“The Sunk Cost Fallacy” and President Obama’s Decision about the War in Afghanistan

Filed Under (Other Topics) by Jeffrey Brown on Dec 1, 2009

This evening, President Obama will make a prime-time address to the nation announcing his decision about whether or not to send more troops to Afghanistan.  This decision will fundamentally shape the future of that conflict, the world’s perception of our war on terrorism, the lives of those who live there as well as those who are sent to fight there, and, of course, our nation’s economic commitment.  


I do not pretend to be an expert on foreign policy in general or on Afghanistan in particular.  So I write this post today with no intention whatsoever of speculating about what course President Obama will choose or of critiquing whatever decision he does make.  I do, however, think it is worth making a simple observation about one possible rationale that is often used to justify a continued commitment to a conflict.  This is not a rationale that I have heard this President use – it will be interesting to see if he does so tonight – but it is one that has been uttered by many other elected officials.  The “rationale” is that we must continue fighting so that those who have given their lives in the war thus far “will not have died in vain.”


I, like the overwhelming majority of Americans, have tremendous respect, admiration and gratitude for all of the men and women who are willing to sacrifice so much to defend our nation.  These sacrifices are not limited to those who give their lives, but also include physical and psychological injuries, tremendous strain on families, and financial sacrifices, among many others.  As a nation, we should honor and provide assistance to all of those who have served in uniform as well as their families.


But do we need to continue fighting in order that those who died did not do so in vain? 


Believe it or not, the economics discipline provides a useful perspective on this issue.  (And it is a perspective that does not require that one think in terms of quantifying lives lost in dollar terms – an idea that economists often find useful, but that non-economists typically find extremely distasteful).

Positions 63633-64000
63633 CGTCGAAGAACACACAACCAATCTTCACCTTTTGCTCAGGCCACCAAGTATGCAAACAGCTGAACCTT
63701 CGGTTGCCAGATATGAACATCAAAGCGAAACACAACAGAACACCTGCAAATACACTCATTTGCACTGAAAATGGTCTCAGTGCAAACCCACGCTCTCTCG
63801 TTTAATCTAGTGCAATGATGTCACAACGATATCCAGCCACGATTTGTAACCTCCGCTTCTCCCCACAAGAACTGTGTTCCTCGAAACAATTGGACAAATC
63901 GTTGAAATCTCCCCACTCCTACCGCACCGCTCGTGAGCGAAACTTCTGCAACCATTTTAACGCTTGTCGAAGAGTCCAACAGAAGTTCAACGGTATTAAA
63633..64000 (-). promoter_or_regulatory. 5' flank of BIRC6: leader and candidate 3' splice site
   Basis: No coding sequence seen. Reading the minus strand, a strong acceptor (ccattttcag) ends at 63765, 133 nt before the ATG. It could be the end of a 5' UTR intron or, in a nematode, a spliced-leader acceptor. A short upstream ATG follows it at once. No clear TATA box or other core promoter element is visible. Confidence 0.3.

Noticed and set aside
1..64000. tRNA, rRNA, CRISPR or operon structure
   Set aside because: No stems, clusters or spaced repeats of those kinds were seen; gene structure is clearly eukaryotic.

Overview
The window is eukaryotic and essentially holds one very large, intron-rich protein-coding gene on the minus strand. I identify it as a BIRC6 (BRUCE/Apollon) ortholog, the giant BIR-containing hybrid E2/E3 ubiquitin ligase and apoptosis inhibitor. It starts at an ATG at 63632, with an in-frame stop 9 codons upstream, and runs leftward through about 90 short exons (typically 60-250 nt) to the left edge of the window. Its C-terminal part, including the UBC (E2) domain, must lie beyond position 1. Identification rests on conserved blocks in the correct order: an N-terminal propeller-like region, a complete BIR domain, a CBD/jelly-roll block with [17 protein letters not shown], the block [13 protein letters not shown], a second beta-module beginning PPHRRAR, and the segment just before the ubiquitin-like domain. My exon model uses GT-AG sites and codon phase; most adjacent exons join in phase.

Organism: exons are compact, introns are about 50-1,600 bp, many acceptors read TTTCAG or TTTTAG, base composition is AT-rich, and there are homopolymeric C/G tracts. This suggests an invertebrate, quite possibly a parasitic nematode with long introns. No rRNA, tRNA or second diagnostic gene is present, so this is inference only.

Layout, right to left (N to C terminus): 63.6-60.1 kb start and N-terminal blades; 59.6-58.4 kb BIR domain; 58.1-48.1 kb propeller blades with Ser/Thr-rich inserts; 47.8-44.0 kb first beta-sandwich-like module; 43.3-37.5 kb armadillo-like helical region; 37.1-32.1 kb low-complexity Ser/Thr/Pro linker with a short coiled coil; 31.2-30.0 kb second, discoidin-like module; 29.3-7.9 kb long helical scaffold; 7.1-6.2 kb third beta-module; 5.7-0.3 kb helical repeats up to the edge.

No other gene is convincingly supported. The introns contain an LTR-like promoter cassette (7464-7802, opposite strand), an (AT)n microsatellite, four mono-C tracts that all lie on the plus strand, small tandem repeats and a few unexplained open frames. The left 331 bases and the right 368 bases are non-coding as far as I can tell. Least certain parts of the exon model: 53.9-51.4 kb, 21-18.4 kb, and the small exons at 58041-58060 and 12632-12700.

The idea from economics is known as the “sunk cost fallacy.”  One definition of this fallacy is “when we have a greater tendency to continue an endeavor once an investment in money, effort, or time has been made.”  More importantly, it is the tendency to do so even when the past investment of time, effort or money is completely irrecoverable.  This is fundamentally irrational, because if the costs cannot be recovered, then they should be irrelevant for making decisions about how to proceed.  Rather, future decisions should be based only on future benefits and costs. 


In the context of Afghanistan, the idea that “we must continue to fight so that those who died did not die in vain” is a manifestation of the sunk cost fallacy.  The rational counter-argument to this is that there is no decision that can be made on the future of Afghanistan that will bring our loved ones back.      


Those who bravely fought and died in Afghanistan did so in the service of their country, and nothing about President Obama’s decision this evening will change that.  To borrow Abraham Lincoln’s famous line in the Gettysburg Address, it is “far above our poor power to add or detract” from the honor that is due to those who died there.


So whatever decision is announced this evening, let us hope it is justified on the basis of whether it is the right decision for our nation going forward.  And let’s honor those who have died, rather than using their memory as a justification for supporting or criticizing whatever path we choose.